Texas Confirmed Locally-acquired Dengue Case
While the U.S. Centers for Disease Control and Prevention (CDC) recently confirmed Dengue viruses are a risk in many parts of Central and South America, Mexico, and the Caribbean, the state of Texas could be added to the list.
As of early May 2023, the Texas Department of State Health Services (DSHS) reported its initial locally-acquired Dengue patient.
This Dengue case was reported in Dallas, but the person was infected in Val Verde County, which is west of San Antonio.
Historically, Texas has reported very few Dengue cases.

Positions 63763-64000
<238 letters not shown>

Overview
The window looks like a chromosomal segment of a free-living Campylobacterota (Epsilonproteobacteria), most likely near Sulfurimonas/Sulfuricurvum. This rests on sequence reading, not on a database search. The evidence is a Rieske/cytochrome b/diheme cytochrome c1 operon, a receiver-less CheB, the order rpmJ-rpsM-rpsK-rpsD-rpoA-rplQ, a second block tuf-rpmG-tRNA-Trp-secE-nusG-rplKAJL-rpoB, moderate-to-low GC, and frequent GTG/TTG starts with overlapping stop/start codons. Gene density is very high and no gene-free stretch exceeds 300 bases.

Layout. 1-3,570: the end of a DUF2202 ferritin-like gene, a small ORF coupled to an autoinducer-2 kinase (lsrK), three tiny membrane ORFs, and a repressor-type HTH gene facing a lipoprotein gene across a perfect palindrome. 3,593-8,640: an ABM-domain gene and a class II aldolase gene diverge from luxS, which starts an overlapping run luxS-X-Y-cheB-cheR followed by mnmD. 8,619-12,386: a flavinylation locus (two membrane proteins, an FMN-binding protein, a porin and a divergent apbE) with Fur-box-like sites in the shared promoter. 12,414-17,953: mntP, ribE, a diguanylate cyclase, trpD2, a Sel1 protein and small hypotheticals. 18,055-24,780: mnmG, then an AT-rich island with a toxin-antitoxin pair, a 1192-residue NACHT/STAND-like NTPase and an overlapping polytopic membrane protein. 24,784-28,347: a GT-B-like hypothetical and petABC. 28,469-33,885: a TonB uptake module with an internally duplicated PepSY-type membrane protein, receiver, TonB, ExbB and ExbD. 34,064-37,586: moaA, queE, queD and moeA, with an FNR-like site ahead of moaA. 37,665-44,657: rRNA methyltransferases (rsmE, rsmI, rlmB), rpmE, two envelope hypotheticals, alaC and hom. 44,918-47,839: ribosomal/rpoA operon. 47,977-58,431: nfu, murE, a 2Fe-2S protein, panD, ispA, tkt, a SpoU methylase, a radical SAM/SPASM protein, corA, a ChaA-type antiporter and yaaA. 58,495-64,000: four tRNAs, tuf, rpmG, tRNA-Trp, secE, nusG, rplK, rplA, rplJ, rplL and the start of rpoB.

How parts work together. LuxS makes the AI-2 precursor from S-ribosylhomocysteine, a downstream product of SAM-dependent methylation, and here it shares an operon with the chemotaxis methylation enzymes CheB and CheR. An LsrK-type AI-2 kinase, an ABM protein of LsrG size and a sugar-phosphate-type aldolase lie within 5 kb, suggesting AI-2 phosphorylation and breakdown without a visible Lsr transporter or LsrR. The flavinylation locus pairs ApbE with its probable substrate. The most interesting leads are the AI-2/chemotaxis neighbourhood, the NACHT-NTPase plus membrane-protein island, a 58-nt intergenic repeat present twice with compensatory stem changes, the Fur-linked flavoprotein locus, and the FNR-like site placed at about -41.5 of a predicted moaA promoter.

Dengue is a viral disease transmitted by the Aedes mosquito, a domestic, day-biting mosquito found in Texas.
There are four types of dengue viruses belonging to a family of viruses which include St Louis encephalitis virus, West Nile virus, and yellow fever virus, And dengue hemorrhagic fever can be fatal if untreated, says DSHS.
To alert travelers of potential health risks, the CDC issued Dengue advisories for the Americas, including the U.S., Asia, and the Pacific Islands, in 2023.
As of early May, Florida had reported 67 travel-associated and two locally acquired dengue cases in 2023.
And in Puerto Rico, 95 probable dengue cases have been confirmed.
From a prevention perspective, there are approved Dengue vaccines. However, access to these vaccines is limited in the U.S.